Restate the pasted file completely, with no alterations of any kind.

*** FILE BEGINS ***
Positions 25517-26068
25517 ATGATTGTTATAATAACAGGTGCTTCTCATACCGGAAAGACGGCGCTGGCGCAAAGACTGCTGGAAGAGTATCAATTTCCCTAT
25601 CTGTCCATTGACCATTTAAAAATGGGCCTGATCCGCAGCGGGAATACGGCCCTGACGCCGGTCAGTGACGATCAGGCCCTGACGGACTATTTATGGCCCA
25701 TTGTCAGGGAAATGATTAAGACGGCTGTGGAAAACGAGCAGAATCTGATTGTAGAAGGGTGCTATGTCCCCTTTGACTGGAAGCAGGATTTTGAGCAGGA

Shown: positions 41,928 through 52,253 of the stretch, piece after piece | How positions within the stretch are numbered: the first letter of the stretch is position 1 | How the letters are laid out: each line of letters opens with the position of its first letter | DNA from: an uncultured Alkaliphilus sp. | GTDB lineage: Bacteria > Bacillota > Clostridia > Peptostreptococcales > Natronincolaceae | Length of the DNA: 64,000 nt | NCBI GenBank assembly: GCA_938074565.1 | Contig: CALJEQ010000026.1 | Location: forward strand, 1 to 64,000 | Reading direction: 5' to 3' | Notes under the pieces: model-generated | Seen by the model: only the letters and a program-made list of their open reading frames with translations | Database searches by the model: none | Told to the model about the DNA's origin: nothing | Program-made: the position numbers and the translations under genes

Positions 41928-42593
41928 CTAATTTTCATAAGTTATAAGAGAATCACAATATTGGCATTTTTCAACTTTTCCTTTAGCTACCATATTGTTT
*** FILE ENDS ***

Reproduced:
Positions 25517-26068
25517 ATGATTGTTATAATAACAGGTGCTTCTCATACCGGAAAGACGGCGCTGGCGCAAAGACTGCTGGAAGAGTATCAATTTCCCTAT
25601 CTGTCCATTGACCATTTAAAAATGGGCCTGATCCGCAGCGGGAATACGGCCCTGACGCCGGTCAGTGACGATCAGGCCCTGACGGACTATTTATGGCCCA
25701 TTGTCAGGGAAATGATTAAGACGGCTGTGGAAAACGAGCAGAATCTGATTGTAGAAGGGTGCTATGTCCCCTTTGACTGGAAGCAGGATTTTGAGCAGGA

Shown: positions 41,928 through 52,253 of the stretch, piece after piece | How positions within the stretch are numbered: the first letter of the stretch is position 1 | How the letters are laid out: each line of letters opens with the position of its first letter | DNA from: an uncultured Alkaliphilus sp. | GTDB lineage: Bacteria > Bacillota > Clostridia > Peptostreptococcales > Natronincolaceae | Length of the DNA: 64,000 nt | NCBI GenBank assembly: GCA_938074565.1 | Contig: CALJEQ010000026.1 | Location: forward strand, 1 to 64,000 | Reading direction: 5' to 3' | Notes under the pieces: model-generated | Seen by the model: only the letters and a program-made list of their open reading frames with translations | Database searches by the model: none | Told to the model about the DNA's origin: nothing | Program-made: the position numbers and the translations under genes

Positions 41928-42593
41928 CTAATTTTCATAAGTTATAAGAGAATCACAATATTGGCATTTTTCAACTTTTCCTTTAGCTACCATATTGTTT